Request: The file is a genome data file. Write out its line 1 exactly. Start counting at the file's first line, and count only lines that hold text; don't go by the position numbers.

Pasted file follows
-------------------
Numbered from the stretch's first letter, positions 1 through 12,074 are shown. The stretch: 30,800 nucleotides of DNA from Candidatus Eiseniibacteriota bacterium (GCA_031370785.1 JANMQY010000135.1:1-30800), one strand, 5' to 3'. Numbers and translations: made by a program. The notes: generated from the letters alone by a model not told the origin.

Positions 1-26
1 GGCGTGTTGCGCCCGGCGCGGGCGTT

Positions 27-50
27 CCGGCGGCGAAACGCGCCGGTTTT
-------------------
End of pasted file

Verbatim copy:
Numbered from the stretch's first letter, positions 1 through 12,074 are shown. The stretch: 30,800 nucleotides of DNA from Candidatus Eiseniibacteriota bacterium (GCA_031370785.1 JANMQY010000135.1:1-30800), one strand, 5' to 3'. Numbers and translations: made by a program. The notes: generated from the letters alone by a model not told the origin.